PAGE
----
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Nintendo eyes new areas after Wii U flop

Bloomberg

Nintendo Co. said Thursday it will explore new businesses, including health care-related entertainment, while keeping its existing gaming platform as the main focus, after the video game maker’s Wii U console flopped with consumers.

The new health-related business will start by March 2016, President Satoru Iwata said at a briefing on the company’s strategy in Tokyo, without giving more specifics. Nintendo, the world’s largest maker of video game machines, will also seek partners to expand licensing of its game characters such as Mario and Zelda and boost their use for nongame products.

Iwata is under pressure to find new profit drivers after customers shunned the Wii U, Nintendo’s latest home-gaming machine, causing the company to cut sales forecasts and project an annual net loss. The executive said Thursday he won’t abandon Nintendo’s focus on both hardware and software, even as some analysts and investors have called for the Kyoto-based company to stop making the Wii U.

“I don’t think the market will value this business plan,” Mitsushige Akino, chief fund manager at Ichiyoshi Asset Management Co. in Tokyo, said of Thursday’s briefing. “Nintendo has to find a way to win back casual gamers. The licensing business isn’t new.”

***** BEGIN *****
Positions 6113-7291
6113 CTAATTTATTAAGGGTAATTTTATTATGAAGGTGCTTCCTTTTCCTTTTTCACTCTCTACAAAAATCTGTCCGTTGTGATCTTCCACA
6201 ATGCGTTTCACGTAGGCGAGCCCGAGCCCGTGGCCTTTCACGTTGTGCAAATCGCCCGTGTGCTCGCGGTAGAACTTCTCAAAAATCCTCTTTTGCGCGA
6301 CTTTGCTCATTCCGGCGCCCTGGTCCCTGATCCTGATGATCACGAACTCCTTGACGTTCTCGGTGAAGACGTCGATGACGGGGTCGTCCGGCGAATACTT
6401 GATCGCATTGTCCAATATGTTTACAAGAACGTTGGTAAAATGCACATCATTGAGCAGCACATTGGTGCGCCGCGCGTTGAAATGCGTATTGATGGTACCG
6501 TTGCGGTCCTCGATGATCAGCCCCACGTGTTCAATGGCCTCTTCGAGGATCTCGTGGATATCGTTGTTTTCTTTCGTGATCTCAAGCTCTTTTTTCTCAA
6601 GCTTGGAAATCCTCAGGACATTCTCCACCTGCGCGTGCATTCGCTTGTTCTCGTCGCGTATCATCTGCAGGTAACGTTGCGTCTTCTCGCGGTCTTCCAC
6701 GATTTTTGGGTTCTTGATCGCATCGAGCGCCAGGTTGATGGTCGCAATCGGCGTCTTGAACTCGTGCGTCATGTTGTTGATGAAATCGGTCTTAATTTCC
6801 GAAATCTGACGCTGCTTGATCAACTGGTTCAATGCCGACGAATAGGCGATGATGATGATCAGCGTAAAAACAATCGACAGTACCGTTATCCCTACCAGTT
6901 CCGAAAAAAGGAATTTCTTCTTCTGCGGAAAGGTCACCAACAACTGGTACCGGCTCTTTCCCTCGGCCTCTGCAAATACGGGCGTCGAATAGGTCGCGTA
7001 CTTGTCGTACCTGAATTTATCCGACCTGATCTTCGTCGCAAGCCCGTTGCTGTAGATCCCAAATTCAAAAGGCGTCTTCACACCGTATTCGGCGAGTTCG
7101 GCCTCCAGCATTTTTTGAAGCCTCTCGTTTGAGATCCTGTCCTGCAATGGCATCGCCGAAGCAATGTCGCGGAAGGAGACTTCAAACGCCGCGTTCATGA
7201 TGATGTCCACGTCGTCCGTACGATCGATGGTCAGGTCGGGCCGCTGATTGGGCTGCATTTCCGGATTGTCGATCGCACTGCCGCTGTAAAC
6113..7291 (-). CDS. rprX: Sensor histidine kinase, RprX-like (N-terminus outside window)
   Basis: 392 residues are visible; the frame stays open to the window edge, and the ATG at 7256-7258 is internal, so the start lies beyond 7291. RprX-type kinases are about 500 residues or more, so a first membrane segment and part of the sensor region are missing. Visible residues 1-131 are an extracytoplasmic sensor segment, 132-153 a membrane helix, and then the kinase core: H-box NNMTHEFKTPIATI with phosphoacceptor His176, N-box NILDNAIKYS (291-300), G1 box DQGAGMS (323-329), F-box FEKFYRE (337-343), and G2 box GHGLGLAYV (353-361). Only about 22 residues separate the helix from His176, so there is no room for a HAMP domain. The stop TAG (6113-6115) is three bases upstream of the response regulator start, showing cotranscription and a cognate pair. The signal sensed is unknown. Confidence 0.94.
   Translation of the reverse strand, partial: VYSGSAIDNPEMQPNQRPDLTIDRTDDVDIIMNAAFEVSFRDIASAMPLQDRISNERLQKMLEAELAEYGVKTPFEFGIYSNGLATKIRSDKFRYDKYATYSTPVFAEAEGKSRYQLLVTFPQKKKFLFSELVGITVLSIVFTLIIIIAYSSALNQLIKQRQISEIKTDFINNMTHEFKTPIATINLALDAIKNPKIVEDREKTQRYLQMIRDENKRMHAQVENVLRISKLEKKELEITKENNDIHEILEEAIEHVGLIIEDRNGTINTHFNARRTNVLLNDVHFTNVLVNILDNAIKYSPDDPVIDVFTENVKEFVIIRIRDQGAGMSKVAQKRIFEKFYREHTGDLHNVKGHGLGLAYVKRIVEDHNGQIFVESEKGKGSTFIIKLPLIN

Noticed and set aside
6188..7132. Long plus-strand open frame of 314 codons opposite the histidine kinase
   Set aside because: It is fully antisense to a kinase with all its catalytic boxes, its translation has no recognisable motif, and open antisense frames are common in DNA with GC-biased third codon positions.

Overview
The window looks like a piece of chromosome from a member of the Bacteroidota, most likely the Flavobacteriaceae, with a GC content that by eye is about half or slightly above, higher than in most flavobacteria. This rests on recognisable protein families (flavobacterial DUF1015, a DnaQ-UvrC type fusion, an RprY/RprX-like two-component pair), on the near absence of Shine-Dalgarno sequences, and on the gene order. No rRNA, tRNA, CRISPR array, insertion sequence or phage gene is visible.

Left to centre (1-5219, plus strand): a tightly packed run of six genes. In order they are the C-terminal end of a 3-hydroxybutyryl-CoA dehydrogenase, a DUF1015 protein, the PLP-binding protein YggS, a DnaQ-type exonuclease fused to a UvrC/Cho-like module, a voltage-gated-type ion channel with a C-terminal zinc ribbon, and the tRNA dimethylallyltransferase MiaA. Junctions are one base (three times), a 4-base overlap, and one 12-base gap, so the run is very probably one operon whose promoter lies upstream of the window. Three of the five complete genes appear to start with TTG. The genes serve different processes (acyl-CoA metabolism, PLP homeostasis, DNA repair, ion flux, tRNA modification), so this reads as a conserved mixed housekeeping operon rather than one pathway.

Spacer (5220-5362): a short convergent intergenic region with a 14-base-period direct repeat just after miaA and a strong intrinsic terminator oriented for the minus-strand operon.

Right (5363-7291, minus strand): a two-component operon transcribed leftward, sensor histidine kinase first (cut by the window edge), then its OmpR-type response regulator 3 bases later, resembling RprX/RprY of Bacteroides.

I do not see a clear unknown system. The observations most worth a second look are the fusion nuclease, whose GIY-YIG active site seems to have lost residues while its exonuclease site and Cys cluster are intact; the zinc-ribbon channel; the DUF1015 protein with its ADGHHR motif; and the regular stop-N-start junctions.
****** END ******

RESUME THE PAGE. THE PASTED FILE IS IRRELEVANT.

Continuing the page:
The casual gamers who made Nintendo the leader of a $93 billion industry have abandoned its standalone machines like the Wii U for cheap downloads they can play on a Samsung Electronics Co. Galaxy phone or an Apple Inc. iPad. New, faster consoles from Sony Corp. and Microsoft Corp. ran away with the hard-core players still willing to plunk down $400 for a machine and $60 for a title like “Call of Duty.”

Nintendo on Jan. 17 revised its profit forecast, projecting a ¥25 billion net loss for the fiscal year ending in March, compared with its previous ¥55 billion profit estimate. The company lowered its sales forecast for the Wii U to 2.8 million consoles from 9 million and halved its projection for Wii U game sales to 19 million units.

Iwata has previously ruled out licensing Nintendo’s franchise characters for online games or smartphone applications. Tying Nintendo’s iconic characters to its hardware helped boost demand for the original Wii, which sold more than 100 million units and became the world’s best-selling console.

The company will buy as many as 10 million shares, or about 7.8 percent of outstanding shares, it said in a statement Wednesday. Nintendo had about $8.6 billion in cash and equivalents and zero debt as of Sept. 30.

Iwata will cut his pay from February to June, and other company directors will take pay cuts.